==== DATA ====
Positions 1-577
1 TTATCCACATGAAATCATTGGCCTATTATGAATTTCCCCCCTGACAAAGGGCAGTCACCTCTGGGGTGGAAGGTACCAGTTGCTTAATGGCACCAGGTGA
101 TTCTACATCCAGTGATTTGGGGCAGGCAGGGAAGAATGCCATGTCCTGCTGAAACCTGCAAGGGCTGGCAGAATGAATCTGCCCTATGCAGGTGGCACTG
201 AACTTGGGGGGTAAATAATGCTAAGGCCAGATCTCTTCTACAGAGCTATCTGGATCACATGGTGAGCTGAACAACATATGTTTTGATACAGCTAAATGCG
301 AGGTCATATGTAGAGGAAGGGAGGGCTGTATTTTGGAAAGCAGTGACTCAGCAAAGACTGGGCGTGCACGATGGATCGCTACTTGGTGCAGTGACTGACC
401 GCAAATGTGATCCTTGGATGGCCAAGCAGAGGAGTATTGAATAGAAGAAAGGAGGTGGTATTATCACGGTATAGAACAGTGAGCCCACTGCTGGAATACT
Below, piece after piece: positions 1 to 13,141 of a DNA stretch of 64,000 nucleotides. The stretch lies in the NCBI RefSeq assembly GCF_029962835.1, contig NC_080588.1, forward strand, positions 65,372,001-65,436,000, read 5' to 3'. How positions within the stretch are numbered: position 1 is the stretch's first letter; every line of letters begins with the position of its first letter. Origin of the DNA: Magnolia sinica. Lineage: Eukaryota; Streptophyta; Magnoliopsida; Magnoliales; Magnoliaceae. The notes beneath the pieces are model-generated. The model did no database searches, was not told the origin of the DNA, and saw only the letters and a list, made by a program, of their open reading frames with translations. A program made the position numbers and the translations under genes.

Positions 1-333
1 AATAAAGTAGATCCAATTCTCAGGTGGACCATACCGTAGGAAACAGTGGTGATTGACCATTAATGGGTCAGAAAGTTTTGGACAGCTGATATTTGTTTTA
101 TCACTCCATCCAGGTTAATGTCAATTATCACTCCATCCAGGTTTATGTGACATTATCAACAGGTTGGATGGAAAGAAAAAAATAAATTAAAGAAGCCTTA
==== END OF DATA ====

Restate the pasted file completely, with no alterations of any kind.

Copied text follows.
Positions 1-577
1 TTATCCACATGAAATCATTGGCCTATTATGAATTTCCCCCCTGACAAAGGGCAGTCACCTCTGGGGTGGAAGGTACCAGTTGCTTAATGGCACCAGGTGA
101 TTCTACATCCAGTGATTTGGGGCAGGCAGGGAAGAATGCCATGTCCTGCTGAAACCTGCAAGGGCTGGCAGAATGAATCTGCCCTATGCAGGTGGCACTG
201 AACTTGGGGGGTAAATAATGCTAAGGCCAGATCTCTTCTACAGAGCTATCTGGATCACATGGTGAGCTGAACAACATATGTTTTGATACAGCTAAATGCG
301 AGGTCATATGTAGAGGAAGGGAGGGCTGTATTTTGGAAAGCAGTGACTCAGCAAAGACTGGGCGTGCACGATGGATCGCTACTTGGTGCAGTGACTGACC
401 GCAAATGTGATCCTTGGATGGCCAAGCAGAGGAGTATTGAATAGAAGAAAGGAGGTGGTATTATCACGGTATAGAACAGTGAGCCCACTGCTGGAATACT
Below, piece after piece: positions 1 to 13,141 of a DNA stretch of 64,000 nucleotides. The stretch lies in the NCBI RefSeq assembly GCF_029962835.1, contig NC_080588.1, forward strand, positions 65,372,001-65,436,000, read 5' to 3'. How positions within the stretch are numbered: position 1 is the stretch's first letter; every line of letters begins with the position of its first letter. Origin of the DNA: Magnolia sinica. Lineage: Eukaryota; Streptophyta; Magnoliopsida; Magnoliales; Magnoliaceae. The notes beneath the pieces are model-generated. The model did no database searches, was not told the origin of the DNA, and saw only the letters and a list, made by a program, of their open reading frames with translations. A program made the position numbers and the translations under genes.

Positions 1-333
1 AATAAAGTAGATCCAATTCTCAGGTGGACCATACCGTAGGAAACAGTGGTGATTGACCATTAATGGGTCAGAAAGTTTTGGACAGCTGATATTTGTTTTA
101 TCACTCCATCCAGGTTAATGTCAATTATCACTCCATCCAGGTTTATGTGACATTATCAACAGGTTGGATGGAAAGAAAAAAATAAATTAAAGAAGCCTTA